11. I wonder what are Sibel’s and her colleagues’ sources of knowledge about USSR and Russia. I suspect it’s the same mainstream corporate media which they so rightfully loathe and fight plus Western “Russia experts” — the stable of old Cold War horses on the service of the military-industrial complex and the State Department. It is they who control what you know about Russia and what you don’t And there is something else. A certain internal censor which operates almost on an unconscious level when it comes to two most dangerous and tabooed subjects: Communism and Russia, i.e. the ultimate ideological and the ultimate geopolitical adversaries of Western Capitalism and Imperialism, from Napoleon to Hitler to present-day Western elites. Communism as material political force has been long dead, especially in the “Soviet” Union which was anything but Soviet. But Russia remains the only military-political force which cannot be bullied into submission by the US-dominated West even in international politics (Syria, Iran) let alone in her internal affairs. In this sense, Russia is the only FULLY sovereign state in the world besides the United States. Even China, while economic giant, remains far away from achieving this status. As such, Russia is unacceptable even formally, from the point of view of the “full spectrum dominance” doctrine that expresses the will, imagination, and ultimate goals of this country’s rulers and their political hacks.

    So what can we do about Russia short of a military attack which remains out of the question for as long as she preserves the ability to destroy us in retaliation? The answer is obvious: we should undermine Russia from the inside,just as we and our British cousins (the most experienced and skillful of colonial masters) did with dozens and dozens of other countries and peoples. This is what it’s all about. It’s that simple.

    Who is Navalny? A petty crook and wheeler-dealer with shadow past popular among certain sections of the “creative class” as they call the “upward-mobile” professional small bourgeoisie of the capital and other big cities. It’s the same social type which fueled color revolutions, sponsored by the CIA and State Department in the former SU. With one crucial difference that in Russia this type is isolated culturally and economically from the vast majority of the nation. If Navalny and the rest of the so-called “white-color opposition” stand tall in the imagination of Western public it is only because of the optical deception created by the monstrous apparatus of Western propaganda as well as the political and financial support from the West. What Sibel completely misses in her comparison between Russia and US is that “color” revolutions and the related politics like the current case with Navalny can exist only in countries subverted by the West, only in societies with influential pro-Western comprador layers who by definition cannot exit in the West as imperial heartland. This is the real secret of oppositional political activism in Russia. Just as the political apathy of US populace is rooted in relative material comfort and security: “Things are bad here but much better than in Mexico or Greece.”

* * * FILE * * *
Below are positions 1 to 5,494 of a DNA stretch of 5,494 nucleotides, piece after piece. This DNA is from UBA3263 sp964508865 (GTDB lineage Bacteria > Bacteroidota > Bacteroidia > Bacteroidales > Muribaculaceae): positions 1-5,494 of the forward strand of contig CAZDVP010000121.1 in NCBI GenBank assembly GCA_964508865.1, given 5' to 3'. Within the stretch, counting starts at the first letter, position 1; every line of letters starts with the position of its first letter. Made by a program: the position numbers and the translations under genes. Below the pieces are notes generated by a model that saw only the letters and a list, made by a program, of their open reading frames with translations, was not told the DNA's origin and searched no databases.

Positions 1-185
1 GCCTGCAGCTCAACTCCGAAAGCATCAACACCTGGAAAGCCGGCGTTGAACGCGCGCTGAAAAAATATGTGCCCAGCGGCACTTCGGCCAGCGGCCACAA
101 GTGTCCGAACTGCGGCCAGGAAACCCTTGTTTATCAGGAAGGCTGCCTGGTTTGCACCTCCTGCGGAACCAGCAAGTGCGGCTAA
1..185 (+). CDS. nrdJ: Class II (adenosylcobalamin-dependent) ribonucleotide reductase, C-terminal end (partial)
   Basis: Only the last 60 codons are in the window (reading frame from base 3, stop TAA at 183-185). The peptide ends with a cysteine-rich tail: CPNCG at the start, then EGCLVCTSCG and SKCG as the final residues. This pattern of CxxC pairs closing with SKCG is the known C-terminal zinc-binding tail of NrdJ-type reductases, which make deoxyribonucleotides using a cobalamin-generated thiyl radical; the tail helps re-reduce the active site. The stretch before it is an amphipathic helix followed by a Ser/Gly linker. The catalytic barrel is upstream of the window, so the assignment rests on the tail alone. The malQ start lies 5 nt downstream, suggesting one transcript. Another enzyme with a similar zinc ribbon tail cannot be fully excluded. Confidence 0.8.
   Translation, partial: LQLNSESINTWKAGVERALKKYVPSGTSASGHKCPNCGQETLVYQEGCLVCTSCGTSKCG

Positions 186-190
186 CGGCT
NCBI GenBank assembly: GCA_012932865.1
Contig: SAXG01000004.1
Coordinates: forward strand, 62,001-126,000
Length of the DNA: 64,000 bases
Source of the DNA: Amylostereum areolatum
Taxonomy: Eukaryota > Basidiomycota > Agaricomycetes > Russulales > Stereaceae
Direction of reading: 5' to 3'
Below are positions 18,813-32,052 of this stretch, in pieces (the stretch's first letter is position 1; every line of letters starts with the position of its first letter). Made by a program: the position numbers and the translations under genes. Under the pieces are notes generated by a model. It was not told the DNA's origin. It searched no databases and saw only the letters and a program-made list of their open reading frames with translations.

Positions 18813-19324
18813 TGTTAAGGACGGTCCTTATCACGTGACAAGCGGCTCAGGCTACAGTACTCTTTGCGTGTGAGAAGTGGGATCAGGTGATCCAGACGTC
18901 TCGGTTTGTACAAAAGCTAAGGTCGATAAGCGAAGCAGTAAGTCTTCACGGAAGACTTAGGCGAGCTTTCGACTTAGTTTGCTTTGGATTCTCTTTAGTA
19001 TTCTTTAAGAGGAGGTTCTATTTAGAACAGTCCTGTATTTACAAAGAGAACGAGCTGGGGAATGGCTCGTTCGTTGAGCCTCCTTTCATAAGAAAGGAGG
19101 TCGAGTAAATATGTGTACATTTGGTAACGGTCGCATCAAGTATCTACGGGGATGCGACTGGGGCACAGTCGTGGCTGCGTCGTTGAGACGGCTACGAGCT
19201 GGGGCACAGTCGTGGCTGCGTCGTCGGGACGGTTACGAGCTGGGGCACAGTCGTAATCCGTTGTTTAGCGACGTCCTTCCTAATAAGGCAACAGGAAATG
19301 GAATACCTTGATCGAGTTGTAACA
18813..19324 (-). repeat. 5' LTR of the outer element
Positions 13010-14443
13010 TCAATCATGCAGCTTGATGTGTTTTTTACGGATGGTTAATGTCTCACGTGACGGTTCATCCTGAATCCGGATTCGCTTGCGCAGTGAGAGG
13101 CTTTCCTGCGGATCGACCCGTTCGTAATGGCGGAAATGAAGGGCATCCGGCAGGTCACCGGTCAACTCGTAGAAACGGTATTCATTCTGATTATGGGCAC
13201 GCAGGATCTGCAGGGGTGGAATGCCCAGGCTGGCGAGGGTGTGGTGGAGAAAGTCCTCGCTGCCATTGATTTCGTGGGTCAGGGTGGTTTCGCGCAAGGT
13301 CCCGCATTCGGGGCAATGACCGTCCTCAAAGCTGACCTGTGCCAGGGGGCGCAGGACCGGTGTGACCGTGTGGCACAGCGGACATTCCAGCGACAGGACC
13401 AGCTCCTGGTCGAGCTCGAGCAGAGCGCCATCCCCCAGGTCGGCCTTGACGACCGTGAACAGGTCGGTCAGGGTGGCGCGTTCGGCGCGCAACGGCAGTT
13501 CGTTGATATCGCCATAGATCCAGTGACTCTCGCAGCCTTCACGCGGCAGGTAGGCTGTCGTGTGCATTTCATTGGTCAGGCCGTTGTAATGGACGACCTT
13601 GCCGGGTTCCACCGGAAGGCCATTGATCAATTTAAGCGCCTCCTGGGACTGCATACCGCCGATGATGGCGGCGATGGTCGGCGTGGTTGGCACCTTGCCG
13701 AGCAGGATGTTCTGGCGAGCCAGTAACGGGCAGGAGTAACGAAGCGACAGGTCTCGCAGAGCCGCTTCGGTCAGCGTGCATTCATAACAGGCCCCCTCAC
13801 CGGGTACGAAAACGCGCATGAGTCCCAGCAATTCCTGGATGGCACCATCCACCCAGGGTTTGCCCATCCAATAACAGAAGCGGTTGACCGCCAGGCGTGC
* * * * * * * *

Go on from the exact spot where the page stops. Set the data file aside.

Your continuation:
This is not to say that the Russian people are willing to or should tolerate corruption, social inequality and other ills of their country for which Putin and his regime bear a good deal of responsibility. But one way or another most of them agree that progressive change cannot be achieved with the help of “our sworn friends” in the West and that Russia’s “full spectrum” sovereignty is not for sale.

  12. tonywicher says: